The shooting attack on Tuesday night, which killed four Israelis near Kiryat Arba is first and foremost aimed at torpedoing the Israeli-Palestinian peace talks set to kick off in Washington.

The attack sends a clear message that the peace talks are not accepted by all of the players in the region and that some – particularly Hamas and Islamic Jihad, under direction from Iran – will do their best to prevent them not only from succeeding, but from taking place at all.

Secondly, the attack demonstrates that despite the unquestionably improved effectiveness of the Palestinian security forces in the West Bank over the past two years, they are still far from being able to take complete control of the territory and that terrorist infrastructures are still being built there.

The timing of the attack – the night before the opening of direct Israeli-Palestinian peace talks – presents PA President Mahmoud Abbas and Prime Minister Binyamin Netanyahu with a dilemma.

The attack is obviously bad for the Palestinians, who will look like they do not have control over the West Bank.

Netanyahu will be left to decide how to use the attack to his advantage. He will likely not call off the talks, but might try to possibly leverage some conciliatory talk out of Abbas.

It was not surprising that the attack took place near Hebron, one of the remaining cities in the West Bank that still has a strong Hamas presence, despite the deployment there last year of PA security forces trained by the United States in Jordan.

These security forces – stationed in Jenin, Nablus, Jericho and Bethlehem as well – have done impressive work over the past year in preventing Hamas from gaining the strength in the West Bank that it has in Gaza. IDF officers readily admit that the lull in terrorism is partially due to their efforts.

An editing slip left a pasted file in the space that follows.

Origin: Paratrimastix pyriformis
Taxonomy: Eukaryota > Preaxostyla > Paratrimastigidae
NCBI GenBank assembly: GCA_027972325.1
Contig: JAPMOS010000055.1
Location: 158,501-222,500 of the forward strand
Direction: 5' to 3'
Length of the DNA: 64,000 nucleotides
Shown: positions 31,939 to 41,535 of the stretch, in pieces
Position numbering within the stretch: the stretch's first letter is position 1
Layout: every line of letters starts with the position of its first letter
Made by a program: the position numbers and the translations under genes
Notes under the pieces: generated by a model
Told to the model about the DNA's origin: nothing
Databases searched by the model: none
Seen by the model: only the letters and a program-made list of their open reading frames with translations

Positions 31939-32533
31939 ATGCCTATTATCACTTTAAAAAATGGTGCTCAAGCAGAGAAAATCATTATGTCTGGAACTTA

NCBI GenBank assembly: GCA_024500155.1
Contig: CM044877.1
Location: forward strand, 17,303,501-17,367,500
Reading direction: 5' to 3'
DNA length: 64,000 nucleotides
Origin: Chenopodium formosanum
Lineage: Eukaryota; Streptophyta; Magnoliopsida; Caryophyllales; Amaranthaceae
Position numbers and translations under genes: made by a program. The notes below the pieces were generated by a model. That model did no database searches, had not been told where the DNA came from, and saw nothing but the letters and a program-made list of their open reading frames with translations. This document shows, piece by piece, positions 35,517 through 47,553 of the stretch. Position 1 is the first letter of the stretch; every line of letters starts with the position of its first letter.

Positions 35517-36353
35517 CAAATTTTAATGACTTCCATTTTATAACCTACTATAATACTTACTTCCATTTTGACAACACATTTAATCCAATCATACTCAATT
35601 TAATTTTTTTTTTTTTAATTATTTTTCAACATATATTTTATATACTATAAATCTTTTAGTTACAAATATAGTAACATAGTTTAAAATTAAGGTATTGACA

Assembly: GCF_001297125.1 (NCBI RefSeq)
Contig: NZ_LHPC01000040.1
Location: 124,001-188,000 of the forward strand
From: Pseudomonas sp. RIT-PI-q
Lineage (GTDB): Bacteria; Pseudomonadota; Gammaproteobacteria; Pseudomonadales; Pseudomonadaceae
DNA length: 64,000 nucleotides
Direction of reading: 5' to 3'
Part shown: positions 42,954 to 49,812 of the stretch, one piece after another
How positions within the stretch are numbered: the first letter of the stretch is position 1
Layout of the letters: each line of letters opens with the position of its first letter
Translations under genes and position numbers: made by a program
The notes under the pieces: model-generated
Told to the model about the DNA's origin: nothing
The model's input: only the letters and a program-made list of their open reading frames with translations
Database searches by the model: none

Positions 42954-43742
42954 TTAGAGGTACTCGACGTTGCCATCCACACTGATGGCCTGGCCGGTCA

At the same time, the attack underscores Israel’s argument that the Palestinians are still not prepared to receive full control of West Bank cities.

The problem is that the Americans think the PA is prepared, and they are likely to pressure Netanyahu to make concessions along these lines.

The Israeli negotiating team will also likely hear in Washington about the proposed deployment of a multinational force, like NATO, in the West Bank following an Israeli withdrawal, and until the Palestinians are fully prepared to independently take control of the evacuated territory.

A proponent of this idea is US President Barack Obama’s National Security Adviser Gen. James Jones, a former NATO commander and envoy to Israel under the Bush administration.

Israel is reluctant to agree to the deployment of such a force. First, in light of the failures in southern Lebanon, it does not have much faith in multinational forces.

Second, by agreeing to such a deployment, Israel is basically accepting that the Palestinians are not prepared for their own state. If they are not prepared, then why establish a state now, rather than waiting until they really can manage on their own?